A Father's Death, A Boyfriend's Proposal

Love, Heartbreak

Losing love and learning to let go.

I couldn't fathom why, at the age of 64, with an adoring wife and rewarding work, my father had just given up. During those final months, I could tell he wanted to die and to me that meant we weren't worth living for. Once he was gone, I labored under the shame of my failure, hating myself for letting my father go. He would not witness my marriage, celebrate my successes, hold my children. I loved him, I missed him, I blamed him.

By the time my boyfriend returned, I was cooking up a storm. Tarts of roasted tomatoes and eggplant from my garden. Fresh corn pudding. Blackberry granita with fruit I picked on hikes in the mountains. Every night I presented my mother and him with some obsessively orchestrated meal, but I was constantly cranky and moody. They bonded over how mean I was to them both. She even set aside her disdain for nicknames and profanity and fell into calling me "Kitchen Bitch" like he did. I felt my separateness from others very acutely, as though my skin did not so much contain me as protect me from contact. I slept in my own twin bed, and my fiancé endured this without much complaint, seeming to understand that I needed space. I wanted to be taken care of but rejected sympathy.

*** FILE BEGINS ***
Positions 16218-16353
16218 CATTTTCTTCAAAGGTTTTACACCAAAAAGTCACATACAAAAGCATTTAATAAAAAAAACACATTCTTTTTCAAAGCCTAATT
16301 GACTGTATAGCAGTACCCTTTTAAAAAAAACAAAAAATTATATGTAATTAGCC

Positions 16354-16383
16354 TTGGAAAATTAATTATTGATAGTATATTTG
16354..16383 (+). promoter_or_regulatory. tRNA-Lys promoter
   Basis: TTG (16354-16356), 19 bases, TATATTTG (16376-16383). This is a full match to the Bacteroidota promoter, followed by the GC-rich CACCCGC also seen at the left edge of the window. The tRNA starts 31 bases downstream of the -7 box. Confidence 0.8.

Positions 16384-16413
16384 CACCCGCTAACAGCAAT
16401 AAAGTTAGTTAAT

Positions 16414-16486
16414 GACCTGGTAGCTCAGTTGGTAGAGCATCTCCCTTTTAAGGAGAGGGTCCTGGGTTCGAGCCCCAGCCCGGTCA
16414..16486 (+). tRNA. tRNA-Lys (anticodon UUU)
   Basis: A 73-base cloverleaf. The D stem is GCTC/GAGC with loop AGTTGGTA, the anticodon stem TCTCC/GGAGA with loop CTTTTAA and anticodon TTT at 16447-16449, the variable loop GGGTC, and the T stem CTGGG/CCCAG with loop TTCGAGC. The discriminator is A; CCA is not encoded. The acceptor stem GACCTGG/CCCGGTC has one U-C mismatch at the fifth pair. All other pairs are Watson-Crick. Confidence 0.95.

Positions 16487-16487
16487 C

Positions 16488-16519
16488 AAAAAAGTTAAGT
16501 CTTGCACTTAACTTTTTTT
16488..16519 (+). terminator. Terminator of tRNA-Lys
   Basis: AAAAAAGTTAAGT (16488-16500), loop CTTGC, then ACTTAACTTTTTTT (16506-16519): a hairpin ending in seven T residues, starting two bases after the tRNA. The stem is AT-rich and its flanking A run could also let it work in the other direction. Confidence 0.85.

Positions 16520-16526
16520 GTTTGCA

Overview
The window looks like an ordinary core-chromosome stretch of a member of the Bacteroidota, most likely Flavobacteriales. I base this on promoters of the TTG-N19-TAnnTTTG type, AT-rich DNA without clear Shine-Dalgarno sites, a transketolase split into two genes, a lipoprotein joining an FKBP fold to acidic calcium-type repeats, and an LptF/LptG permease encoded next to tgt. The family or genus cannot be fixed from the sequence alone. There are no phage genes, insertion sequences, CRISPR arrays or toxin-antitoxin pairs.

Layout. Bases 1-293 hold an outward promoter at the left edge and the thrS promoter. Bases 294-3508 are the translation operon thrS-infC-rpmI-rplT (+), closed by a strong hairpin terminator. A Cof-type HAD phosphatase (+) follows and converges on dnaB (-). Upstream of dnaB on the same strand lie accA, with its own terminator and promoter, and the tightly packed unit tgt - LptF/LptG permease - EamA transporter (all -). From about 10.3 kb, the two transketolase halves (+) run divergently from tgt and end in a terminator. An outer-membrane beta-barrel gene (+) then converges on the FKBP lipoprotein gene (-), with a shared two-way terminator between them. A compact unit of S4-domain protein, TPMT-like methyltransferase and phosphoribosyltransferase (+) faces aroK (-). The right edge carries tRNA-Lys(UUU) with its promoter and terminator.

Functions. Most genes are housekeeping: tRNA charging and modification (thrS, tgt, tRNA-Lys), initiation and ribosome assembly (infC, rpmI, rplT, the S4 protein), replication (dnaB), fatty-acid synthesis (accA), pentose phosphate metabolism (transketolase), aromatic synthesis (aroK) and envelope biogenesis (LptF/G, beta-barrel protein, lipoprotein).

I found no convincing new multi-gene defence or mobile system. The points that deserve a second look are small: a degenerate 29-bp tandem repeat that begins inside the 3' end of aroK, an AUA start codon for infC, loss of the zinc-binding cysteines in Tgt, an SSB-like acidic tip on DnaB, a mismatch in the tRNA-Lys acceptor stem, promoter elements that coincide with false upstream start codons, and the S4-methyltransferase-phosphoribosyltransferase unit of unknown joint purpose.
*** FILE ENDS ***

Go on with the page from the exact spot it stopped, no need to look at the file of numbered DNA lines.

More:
At the end of September, I wrenched myself away from the terrifying sight of my mother standing alone in the doorway of her empty home and went back to New York. I moved in with my husband-to-be, and began reinventing my life with a new respect for its possibilities. I was happily planning our nuptials, slated for the end of December in Santa Cruz, but I had nightmares that were black holes echoing with sneering voices, and I woke sweating and tearing at the sheets.


Expert advice

Save your breath because you only need two words to make him commit.
Are you REALLY thinking about their happiness?
If you keep finding yourself in heartbreaking, dead end relationships, listen up.
It seems like you can't do anything right.